February 19, 2002

Dear CFR Faculty, Staff and Students,

After the presentations and discussion on February 1 and 15 of the Undergraduate Curriculum Transformation Committee's recommendations, it seems clear that an introductory course (e.g., ESC 110, Introduction to Environmental Science), or other similar courses, will be very important to the success of the new Environmental Science, Management and Design (ESMD) curriculum. As mentioned during the meetings, there are several reasons for this:

First, an introductory course(s) serves as an important service teaching opportunity for the College. Second, an introductory course(s) should set the rigorous tone of the major itself. Finally, and critical to the success of any program, an introductory course(s) must serve as a recruiting tool to attract new students into the curriculum. I believe that once students become familiar with the College's programs, faculty, staff and students, they will like what they see by declaring a major in CFR.

To encourage more discussion and faculty involvement in the emerging curriculum, I am charging the Ad Hoc Large Class Committee (LCC) with the following tasks:

Task 1: Attract students into CFR through an introductory course (such as ESC 110).

The LCC should make recommendations to structure the introductory course(s) as the best possible recruiting tool for CFR. All students should be made aware of the faculty, courses and programs within CFR. The LCC should develop plans for standardizing the content and structure of the introductory course(s), and stabilizing the scheduling of the course(s) by identifying enough faculty willing and able to teach the course(s) such that sabbaticals and other commitments do not compromise the ability to offer consistently. This will probably involve a commitment of a certain number of TAs and a prioritization of TA use such that other courses traditionally assigned a TA may have to do without. Since this will be a recruiting course(s) for undergraduates, I also want the LCC to recommend a minimum level (or percentage of commitment) of college instructional resources to be devoted to the support of this course(s).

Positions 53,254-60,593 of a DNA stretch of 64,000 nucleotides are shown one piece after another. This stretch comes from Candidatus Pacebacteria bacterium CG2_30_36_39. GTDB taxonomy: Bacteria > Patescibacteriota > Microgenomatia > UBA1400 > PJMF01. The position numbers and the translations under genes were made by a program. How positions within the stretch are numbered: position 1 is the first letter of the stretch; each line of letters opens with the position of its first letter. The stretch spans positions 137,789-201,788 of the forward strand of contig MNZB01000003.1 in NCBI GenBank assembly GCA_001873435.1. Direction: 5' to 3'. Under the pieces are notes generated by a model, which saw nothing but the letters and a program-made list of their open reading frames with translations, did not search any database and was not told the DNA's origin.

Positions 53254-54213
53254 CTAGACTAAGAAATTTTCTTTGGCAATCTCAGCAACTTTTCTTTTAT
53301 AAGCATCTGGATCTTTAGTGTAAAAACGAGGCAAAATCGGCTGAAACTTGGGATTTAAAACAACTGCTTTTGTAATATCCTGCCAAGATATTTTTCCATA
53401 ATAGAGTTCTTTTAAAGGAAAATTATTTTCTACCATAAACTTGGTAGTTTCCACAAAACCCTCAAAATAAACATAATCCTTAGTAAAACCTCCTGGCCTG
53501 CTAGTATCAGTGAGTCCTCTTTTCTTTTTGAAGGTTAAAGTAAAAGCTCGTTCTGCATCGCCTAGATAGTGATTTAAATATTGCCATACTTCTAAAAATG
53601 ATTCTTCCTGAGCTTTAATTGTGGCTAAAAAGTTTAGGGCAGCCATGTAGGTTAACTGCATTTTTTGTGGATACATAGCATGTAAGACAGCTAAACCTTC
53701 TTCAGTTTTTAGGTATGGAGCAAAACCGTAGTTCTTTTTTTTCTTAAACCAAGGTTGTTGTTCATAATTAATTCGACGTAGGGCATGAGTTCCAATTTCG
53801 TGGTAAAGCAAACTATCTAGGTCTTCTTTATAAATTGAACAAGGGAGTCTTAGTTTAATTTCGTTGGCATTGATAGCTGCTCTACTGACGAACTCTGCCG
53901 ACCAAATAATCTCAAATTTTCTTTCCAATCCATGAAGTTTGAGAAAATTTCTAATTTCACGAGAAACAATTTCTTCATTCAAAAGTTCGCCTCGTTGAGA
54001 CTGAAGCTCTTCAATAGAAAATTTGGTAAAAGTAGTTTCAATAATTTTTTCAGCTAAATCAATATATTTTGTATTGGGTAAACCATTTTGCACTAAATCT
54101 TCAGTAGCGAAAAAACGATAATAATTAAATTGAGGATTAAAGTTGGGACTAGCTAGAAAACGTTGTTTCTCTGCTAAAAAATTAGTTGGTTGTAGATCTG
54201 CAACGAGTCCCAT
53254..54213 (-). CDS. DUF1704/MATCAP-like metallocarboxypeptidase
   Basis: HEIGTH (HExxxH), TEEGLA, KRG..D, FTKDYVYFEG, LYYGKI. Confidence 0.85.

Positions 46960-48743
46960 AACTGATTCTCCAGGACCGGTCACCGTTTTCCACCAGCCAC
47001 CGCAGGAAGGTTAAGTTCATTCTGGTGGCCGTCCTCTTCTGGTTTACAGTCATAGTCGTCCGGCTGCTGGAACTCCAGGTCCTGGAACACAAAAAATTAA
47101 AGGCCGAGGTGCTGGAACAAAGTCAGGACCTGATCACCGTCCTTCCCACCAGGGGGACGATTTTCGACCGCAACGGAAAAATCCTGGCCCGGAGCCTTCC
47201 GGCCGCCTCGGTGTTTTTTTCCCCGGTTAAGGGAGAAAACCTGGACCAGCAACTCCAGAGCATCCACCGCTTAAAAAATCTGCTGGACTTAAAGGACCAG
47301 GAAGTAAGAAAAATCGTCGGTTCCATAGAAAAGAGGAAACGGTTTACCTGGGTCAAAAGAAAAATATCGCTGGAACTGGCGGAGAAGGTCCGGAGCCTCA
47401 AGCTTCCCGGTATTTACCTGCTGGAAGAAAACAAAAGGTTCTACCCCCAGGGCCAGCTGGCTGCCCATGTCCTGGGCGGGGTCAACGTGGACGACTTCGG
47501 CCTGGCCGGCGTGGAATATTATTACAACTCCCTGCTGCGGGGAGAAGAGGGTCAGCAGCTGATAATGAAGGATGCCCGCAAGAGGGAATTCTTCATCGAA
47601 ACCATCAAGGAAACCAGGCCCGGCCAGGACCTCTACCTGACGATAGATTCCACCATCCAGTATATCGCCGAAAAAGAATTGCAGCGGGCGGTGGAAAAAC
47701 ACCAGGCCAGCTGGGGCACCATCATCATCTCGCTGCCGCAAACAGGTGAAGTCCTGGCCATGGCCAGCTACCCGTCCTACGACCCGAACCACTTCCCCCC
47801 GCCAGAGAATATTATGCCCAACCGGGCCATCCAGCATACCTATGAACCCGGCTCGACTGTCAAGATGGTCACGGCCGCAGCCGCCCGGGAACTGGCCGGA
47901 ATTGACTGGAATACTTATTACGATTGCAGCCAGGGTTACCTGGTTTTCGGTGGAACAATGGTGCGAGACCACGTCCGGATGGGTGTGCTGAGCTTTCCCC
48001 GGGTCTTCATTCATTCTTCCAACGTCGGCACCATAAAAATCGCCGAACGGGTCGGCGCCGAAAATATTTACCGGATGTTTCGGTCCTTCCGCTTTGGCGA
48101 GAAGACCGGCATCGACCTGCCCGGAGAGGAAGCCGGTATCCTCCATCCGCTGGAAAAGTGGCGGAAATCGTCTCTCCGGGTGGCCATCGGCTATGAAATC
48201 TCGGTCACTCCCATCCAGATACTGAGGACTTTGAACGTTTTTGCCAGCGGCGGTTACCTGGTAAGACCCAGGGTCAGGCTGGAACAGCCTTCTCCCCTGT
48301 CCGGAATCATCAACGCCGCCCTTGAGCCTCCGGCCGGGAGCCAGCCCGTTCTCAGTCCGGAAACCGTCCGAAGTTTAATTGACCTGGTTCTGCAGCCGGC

Task 2: Increase enrollment in the introductory course(s).

The LCC should devise a plan to maximize enrollment in this course(s), while maintaining rigor and quality in the course(s) and staying within the financial constraints of the College.

Task 3: Generate external funding for teaching the introductory course(s).

Teaching resources are limited in CFR. The LCC should identify strategies to partially fund the teaching of this course(s) using external sources. There should be a short-term plan, for implementation by the proposed start of the ESMD curriculum in autumn 2002, and a long-term plan for 2+ years.

Bob Edmonds and Rob Harrison, as co-chairs of the LCC, should bring the committee together to work on recommendations to achieve these goals and respond to these questions. A report, with recommendations to the Dean, is due by March 15. This report will be shared with all faculty, staff and students. Thank you and best wishes.

B. Bruce Bare

To Return to:Prof Bare's Page, Dean's Office, College of Forest Resources